Raum Kingdom are a sludge/post-metal band from Ireland and this is their second album.
I haven’t caught up with Raum Kingdom since their self-titled 2014 debut EP, so I thought it was overdue that I revisited their work. Monarch contains 43 minutes of sludgy post-metal, and reveals a band that are confident and capable in their chosen genre. Continue reading “Raum Kingdom – Monarch (Review)”
This is the debut album from Natt, a Norwegian progressive/post-rock/doom band.
Natt contains just three songs, with 45 minutes of music. They’re an instrumental duo, although they’re joined on this recording by session musicians on bass and drums/percussion, (the latter from Enslaved). I’m not normally drawn to instrumental music, but one look at the strangely disturbing album artwork made me want to hear this work, and I’m so glad it did. Continue reading “Natt – Natt (Review)”
This is the debut album from French doom band Monastr.
Crushing together crust, post-metal, and sludge into 40 minutes of scathing doom, On Your Knees is a harrowing journey into the darkness of the real world’s horrors. There’s no escape here, only the harshness of reality. Continue reading “Monastr – On Your Knees (Review)”
Throwing Bricks are from the Netherlands and play post-metal/sludge. This is their second album.
The Burden contains 46 minutes of music that mixes together elements of sludge, hardcore, and black metal into a bleak post-metal cocktail. The band’s hybrid approach to their art is compelling, and The Burden offers fans of modern sludgy extremity a feast of scathing vocals and anguished riffs to explore. Continue reading “Throwing Bricks – The Burden (Review)”
This is the second album from US post-metal band Earthrise.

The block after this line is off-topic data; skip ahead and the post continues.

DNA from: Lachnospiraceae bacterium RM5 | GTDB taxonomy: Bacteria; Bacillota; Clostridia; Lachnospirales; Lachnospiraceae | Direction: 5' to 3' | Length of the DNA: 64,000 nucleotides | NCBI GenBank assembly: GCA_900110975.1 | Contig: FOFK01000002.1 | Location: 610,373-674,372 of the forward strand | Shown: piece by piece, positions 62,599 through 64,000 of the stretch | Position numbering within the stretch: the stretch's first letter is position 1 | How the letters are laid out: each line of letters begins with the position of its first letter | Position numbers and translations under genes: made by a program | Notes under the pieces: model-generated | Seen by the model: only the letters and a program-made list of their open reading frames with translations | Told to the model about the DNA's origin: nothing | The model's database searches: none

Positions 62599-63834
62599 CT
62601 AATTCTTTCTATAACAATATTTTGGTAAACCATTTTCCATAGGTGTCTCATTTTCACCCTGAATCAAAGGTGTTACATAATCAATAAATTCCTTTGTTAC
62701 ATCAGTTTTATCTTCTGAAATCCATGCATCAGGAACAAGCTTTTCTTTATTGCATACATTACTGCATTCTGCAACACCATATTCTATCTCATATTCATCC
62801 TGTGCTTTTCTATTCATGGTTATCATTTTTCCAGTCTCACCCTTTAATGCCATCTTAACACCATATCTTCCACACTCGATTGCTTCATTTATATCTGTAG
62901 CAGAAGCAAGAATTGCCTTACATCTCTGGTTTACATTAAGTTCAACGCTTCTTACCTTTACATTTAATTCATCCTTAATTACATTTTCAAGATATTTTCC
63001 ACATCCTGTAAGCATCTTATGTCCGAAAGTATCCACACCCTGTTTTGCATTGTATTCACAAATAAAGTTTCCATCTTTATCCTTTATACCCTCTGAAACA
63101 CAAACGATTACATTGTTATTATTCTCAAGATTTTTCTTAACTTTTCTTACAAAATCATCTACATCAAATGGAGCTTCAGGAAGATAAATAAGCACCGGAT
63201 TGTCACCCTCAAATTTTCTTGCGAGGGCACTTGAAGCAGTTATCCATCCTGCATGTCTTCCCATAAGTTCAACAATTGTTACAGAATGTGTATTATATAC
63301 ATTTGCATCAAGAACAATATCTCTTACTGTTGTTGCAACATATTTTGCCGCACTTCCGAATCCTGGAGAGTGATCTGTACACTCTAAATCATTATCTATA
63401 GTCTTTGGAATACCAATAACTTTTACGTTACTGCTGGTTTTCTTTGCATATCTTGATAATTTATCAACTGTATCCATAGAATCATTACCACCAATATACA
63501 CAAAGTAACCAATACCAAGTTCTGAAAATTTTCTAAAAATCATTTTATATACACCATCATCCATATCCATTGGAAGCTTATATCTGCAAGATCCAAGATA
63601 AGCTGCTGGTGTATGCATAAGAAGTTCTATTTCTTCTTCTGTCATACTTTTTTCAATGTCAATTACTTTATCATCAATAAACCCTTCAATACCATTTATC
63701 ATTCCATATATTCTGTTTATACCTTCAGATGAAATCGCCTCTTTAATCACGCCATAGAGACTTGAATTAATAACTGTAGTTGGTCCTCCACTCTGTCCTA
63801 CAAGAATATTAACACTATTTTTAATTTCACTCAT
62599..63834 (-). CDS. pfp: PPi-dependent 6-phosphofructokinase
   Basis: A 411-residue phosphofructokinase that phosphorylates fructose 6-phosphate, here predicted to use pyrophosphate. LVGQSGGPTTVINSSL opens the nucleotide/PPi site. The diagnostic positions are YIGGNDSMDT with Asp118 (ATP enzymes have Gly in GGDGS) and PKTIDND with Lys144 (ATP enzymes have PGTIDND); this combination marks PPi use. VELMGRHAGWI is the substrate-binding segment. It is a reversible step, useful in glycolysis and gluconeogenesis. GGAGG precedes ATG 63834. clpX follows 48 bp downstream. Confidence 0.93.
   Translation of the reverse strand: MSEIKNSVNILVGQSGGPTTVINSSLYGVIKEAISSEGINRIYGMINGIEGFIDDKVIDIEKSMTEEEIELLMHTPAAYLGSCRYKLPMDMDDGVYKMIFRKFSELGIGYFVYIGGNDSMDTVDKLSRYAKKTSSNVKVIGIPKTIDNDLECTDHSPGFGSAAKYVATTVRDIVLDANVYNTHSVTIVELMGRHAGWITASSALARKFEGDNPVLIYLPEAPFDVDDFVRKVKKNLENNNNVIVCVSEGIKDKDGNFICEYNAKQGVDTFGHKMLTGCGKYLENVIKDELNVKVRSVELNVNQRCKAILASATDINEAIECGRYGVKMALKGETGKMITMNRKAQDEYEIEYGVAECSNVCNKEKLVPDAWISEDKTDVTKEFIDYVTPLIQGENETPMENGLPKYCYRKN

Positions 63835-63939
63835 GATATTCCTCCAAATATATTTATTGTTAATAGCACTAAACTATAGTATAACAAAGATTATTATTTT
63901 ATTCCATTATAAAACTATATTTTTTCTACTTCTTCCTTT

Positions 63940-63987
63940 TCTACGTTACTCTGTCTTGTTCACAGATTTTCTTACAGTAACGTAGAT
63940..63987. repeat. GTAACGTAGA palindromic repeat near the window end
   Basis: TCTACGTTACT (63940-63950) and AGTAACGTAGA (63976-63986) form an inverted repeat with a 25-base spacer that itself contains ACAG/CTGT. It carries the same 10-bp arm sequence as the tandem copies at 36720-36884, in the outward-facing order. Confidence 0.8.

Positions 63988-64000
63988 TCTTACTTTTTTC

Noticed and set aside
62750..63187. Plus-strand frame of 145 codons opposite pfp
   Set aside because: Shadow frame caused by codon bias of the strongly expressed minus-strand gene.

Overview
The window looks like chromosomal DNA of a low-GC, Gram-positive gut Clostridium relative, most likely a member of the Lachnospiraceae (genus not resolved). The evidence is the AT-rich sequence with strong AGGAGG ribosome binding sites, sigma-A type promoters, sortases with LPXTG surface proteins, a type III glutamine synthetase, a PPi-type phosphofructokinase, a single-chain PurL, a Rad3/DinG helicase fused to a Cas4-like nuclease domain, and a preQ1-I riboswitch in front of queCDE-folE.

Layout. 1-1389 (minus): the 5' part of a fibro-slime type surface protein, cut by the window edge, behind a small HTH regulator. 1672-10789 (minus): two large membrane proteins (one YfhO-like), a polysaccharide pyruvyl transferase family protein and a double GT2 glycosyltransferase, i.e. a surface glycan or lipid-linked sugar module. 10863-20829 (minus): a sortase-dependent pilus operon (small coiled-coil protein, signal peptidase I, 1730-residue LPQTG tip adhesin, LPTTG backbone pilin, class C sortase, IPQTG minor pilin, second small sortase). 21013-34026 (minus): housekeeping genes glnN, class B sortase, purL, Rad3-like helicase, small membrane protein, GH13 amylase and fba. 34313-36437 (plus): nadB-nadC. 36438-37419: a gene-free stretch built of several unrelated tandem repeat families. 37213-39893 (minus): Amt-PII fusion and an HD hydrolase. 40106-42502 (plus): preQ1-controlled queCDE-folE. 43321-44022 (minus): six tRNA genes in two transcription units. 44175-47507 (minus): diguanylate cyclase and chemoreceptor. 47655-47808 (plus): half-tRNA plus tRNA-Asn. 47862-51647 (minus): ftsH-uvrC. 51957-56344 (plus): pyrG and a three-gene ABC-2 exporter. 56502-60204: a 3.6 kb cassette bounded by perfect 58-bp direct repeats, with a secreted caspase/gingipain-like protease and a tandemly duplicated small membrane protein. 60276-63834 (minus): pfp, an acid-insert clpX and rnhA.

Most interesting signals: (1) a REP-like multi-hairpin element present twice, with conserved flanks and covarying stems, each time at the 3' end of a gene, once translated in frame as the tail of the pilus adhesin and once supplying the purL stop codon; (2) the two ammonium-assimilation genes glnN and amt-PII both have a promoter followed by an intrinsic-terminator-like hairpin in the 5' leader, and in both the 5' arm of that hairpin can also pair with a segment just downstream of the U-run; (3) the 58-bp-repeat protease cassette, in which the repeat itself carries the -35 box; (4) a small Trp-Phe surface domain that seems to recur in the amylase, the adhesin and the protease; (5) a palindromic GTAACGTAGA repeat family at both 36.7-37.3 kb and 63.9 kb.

Until We Rest Beneath the Winter Way is a 72-minute journey into ambitious, spacefaring post-metal territories. Taking in elements of progressive metal and rock, Earthrise craft heavy music with emotive atmosphere and engaging texture. Continue reading “Earthrise – Until We Rest Beneath the Winter Way (Review)”
This is the debut album from Danish post-metal band Offernat.
Offernat play a hybrid form of music that blends black, progressive, doom, and post-metal elements together into four mammoth songs. Continue reading “Offernat – All Colours Retract (Review)”
This is the second album from UK post-metal act The Ever Living.
The Ever Living combine alternative, electronic/industrial, and post-metal together into 43 minutes of material on Artificial Devices, resulting in a textured, immersive collection of tracks. Continue reading “The Ever Living – Artificial Devices (Review)”
Ashenspire are a post-black metal band from the UK and this is their second album.
Holy crap. This is not your standard album, not at all. It’s striking, individual, shockingly emotive, and relentlessly harsh in atmosphere and tone. To set the scene somewhat – Ashenspire play a form of post-black metal with strong avant-garde, experimental, and progressive tendencies. Featuring current and ex-members of Barshasketh and Falloch, Hostile Architecture is a 44-minute journey into the contemporary urban heart of darkness. Continue reading “Ashenspire – Hostile Architecture (Review)”
This is the third album from US doom/sludge metal band Hush.
Hush play the sort of hybrid sludge metal that I like – bleak, crushing, nasty, and very, very heavy, but also emotive and atmospheric. Across these 56 minutes the band dish out the punishment mercilessly, but they also do a lot more than just batter and bruise, which is great to hear, as otherwise a running time like that could easily become a burden. Continue reading “Hush – The Pornography of Ruin (Review)”
Icare are a post-black metal band from Switzerland and this is their second album.
So, here’s one that intrigued me form the start with its unusual album artwork. But wait, there’s more to why this grabbed my attention; this is an album that the promo blurb describes as a mix of black-metal, post-metal, and grindcore. It also recommends Charogne for fans of Wake, Calligram, Cult of Luna, and Ulcerate. More and more intriguing, thought I. And then, upon discovery that the album consists of one single 43-minute track, I was sold, and knew I had to check out what Icare have to offer. Continue reading “Icare – Charogne (Review)”